Weather Gran Canaria
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12 MarLocal Time: 21:14 WET UK Time: 21:14 GMT
- Sunrise 07:14
- Sunset 19:08
- Moonrise 15:42
- Moonset 04:22
|Temp feels like:||18°c (64°f)|
|Length of Day:||10h 24m|
|Dew Point:||10 °c (50°f)|
|Pressure:||30.12 " (1020 hpa)|
Average for March: 19°c (66.2°f)
Weather Overview for Gran Canaria
Gran Canaria enjoys year round warmth and sunshine with very
little seasonal variation. Summers are hot and dry while winters are just
slightly cooler with a few showers. The island is the third largest of
Gran Canaria is a mountainous island of volcanic origin. The high central mountains create great regional variation in climate. The northeast regions are generally cooler and wetter than the southwest as the mountains trap the trade winds, forcing wind to fall before it passes over to the other side. However, the temperature difference is usually only a couple of degrees at the most. The higher altitudes of the mountains receive an alpine climate with cooler temperatures and higher rainfall year round. This concentration of diverse microclimates has seen Gran Canaria dubbed a ‘small continent’. The contrast in weather conditions is most pronounced in the winter when there is thick snow on Pico de las Nieves but 20°C heat on the Maspalomas dunes.
Summer, from May till November, is hot and sunny. The average high temperature stays in the mid
20s, reaching a plateau at 26°C from August till October. At the beginning of
the season cools off at night to around 17°C and in November the average low
temperature is 18°C, but for the rest of the season it usually around 20°C at
night. The northeast trade winds help to keep these high temperatures
comfortable in coastal regions, but most would agree that the mid 20s provide
an ideal level of heat anyway. The west side of the island can sometimes be
affected by the sirocco, a hot, dry wind that originates in the
Rainfall is very low at the start of the season then totally absent from June till August. September often sees a few violent rainstorms and the odd storm can be expected in October and November. Sunshine levels of around nine hours per day can be expected in the peak of the season. This decreases in October and November but November can still expect six hours per day. The sea temperature peaks and September and October at 23°C; it is always warm enough for swimming.
Winter, from December till April, is pleasantly warm with cool nights. The average high temperature drops to around 22°C for the whole season, getting just a tiny bit cooler in January at 21°C. The average low temperature falls to a cool 14°C in January and February; nights are generally cool throughout the season and require some warm clothes. Rainfall is low and reduces as the season progresses, but cool, damp and blustery weather can creep up on you without warning. Sunshine levels stay around six hours per day. The water temperature rarely falls below 19°C. Up in the mountains, snow falls.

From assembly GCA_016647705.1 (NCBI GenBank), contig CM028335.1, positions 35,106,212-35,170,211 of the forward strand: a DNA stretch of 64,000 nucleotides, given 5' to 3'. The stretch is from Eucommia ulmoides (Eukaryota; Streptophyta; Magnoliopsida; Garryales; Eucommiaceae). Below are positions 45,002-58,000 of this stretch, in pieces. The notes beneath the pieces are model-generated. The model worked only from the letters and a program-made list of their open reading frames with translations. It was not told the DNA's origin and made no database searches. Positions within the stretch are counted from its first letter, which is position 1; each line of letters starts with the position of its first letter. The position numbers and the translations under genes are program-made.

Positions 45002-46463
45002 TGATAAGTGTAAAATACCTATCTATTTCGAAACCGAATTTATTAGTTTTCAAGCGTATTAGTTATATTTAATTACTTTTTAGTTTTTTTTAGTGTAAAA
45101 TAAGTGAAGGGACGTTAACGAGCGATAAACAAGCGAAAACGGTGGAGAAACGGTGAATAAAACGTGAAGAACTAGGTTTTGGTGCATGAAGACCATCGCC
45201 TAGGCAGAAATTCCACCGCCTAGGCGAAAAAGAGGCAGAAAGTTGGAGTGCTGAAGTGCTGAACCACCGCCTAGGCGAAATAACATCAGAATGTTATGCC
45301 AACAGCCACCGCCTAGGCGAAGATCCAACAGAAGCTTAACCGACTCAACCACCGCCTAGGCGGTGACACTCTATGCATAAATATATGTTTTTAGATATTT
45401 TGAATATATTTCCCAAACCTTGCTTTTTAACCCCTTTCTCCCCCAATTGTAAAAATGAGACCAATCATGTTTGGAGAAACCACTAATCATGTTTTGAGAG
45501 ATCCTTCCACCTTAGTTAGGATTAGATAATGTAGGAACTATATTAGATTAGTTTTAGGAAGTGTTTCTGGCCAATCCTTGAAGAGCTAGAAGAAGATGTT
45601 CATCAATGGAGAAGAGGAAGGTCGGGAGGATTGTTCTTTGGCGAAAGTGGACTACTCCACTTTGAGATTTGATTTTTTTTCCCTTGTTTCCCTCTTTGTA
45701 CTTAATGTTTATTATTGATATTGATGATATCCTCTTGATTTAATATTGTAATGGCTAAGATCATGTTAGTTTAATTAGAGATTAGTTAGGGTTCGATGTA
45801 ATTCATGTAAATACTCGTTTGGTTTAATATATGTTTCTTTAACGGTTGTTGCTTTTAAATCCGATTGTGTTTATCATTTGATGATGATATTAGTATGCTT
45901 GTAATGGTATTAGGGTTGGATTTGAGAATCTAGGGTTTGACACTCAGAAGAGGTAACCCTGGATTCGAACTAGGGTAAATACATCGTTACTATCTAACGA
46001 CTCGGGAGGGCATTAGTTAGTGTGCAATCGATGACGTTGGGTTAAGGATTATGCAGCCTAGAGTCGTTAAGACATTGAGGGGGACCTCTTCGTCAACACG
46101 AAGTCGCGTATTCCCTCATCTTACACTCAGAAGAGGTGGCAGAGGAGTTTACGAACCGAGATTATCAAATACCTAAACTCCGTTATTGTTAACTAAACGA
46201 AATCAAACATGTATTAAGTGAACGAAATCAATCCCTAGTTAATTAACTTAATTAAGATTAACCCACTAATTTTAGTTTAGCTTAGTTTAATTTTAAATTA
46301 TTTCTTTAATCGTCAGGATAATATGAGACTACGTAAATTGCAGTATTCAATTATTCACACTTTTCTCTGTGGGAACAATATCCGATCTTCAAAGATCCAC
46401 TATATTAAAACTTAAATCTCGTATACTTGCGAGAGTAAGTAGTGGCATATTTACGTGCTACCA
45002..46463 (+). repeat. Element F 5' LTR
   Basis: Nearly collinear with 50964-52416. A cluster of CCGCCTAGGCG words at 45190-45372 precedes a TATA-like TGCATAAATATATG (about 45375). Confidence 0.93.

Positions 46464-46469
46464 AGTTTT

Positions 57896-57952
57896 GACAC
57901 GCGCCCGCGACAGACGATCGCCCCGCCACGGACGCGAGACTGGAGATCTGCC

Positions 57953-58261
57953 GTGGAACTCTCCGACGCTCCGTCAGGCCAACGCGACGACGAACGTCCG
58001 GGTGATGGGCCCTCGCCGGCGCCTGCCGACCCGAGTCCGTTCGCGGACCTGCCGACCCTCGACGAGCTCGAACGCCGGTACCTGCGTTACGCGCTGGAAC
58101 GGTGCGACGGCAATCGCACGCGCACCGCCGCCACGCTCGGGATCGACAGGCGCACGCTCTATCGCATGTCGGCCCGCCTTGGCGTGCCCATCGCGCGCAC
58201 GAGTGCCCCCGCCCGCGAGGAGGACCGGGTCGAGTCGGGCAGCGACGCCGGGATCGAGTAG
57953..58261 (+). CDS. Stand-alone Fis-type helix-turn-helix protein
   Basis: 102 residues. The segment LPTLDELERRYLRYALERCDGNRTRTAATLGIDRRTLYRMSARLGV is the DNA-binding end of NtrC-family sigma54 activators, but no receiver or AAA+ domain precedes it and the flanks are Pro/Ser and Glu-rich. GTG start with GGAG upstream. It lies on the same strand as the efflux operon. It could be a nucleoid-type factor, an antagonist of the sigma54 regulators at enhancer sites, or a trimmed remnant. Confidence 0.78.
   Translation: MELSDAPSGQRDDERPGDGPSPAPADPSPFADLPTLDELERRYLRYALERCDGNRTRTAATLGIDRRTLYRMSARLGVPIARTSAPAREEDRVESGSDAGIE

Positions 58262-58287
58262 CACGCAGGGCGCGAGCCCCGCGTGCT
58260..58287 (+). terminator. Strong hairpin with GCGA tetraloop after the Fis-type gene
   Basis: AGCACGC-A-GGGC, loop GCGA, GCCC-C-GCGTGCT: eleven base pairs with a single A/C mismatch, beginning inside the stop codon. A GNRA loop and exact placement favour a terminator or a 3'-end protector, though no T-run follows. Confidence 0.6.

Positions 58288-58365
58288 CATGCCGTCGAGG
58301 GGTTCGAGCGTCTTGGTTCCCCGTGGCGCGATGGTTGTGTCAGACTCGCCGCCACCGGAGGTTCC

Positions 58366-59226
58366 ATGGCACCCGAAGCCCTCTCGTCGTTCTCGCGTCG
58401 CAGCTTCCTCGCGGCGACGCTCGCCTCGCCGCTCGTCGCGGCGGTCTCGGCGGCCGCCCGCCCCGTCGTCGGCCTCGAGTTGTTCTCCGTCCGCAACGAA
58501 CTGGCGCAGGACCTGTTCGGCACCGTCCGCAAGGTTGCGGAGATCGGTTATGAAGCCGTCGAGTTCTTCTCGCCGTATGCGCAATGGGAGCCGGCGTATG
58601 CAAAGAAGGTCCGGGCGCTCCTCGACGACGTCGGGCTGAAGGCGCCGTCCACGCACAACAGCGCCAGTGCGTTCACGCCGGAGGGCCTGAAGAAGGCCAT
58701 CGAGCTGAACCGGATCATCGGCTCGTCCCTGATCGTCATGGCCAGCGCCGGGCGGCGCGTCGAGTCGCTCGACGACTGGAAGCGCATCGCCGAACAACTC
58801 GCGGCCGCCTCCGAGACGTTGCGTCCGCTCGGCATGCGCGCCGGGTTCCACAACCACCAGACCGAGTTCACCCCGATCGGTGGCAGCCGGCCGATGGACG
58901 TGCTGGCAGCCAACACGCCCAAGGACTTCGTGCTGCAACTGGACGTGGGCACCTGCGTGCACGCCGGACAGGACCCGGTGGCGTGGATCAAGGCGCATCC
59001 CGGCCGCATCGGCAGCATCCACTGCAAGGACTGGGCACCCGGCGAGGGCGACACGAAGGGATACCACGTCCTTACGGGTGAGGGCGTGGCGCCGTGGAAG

The diverse climates of Gran Canaria have created equally diverse landscapes. You can find anything from desert to tropical forest and from palm groves to alpine meadows. There is something for everyone on Gran Canaria: packed, seaside megaresorts, pubs, bars and nightclubs, golf courses, secluded beaches, a coral reef and endless routes for hikers and climbers.
Thanks to Gran Canaria’s proximity to North Africa, the island can be affected by the area’s weather patterns. While it is this proximity that is responsible for the island’s enviably hot climate, it also means that dust storms can occur as a result of strong winds blowing in from the Sahara.
February and March are the two months during which dust storms can occur. If you see one approaching, it is best to head inside, as they can seriously irritate the eyes and affect your breathing, especially if you suffer from asthma or any other respiratory problems. They can also reduce visibility to 1000 metres or less. They can lead to flight delays or cancellations.
If you’re in Gran Canaria during these months, your best bet for avoiding the storms is to stay on the western side of the island, as the mountains generally block their path.
As well as the dust storms, August can see hot and dusty air invade the atmosphere and cause the temperatures to suddenly escalate. Although they don’t last long, it can be useful to ensure that your accommodation has air conditioning.
Air pollution can also be an issue in the winter time, when the wind drops considerably. This can cause problem with those who suffer from respiratory problems.
For the optimum weather conditions year round, the coast is the best place to head. As well as plenty of sun and hot weather, this part of Gran Canaria experiences very little rain fall.
Heavy rain fall is rare in the area, with most falling on the mountains, but flash flooding can occur every 15-20 years on the island.
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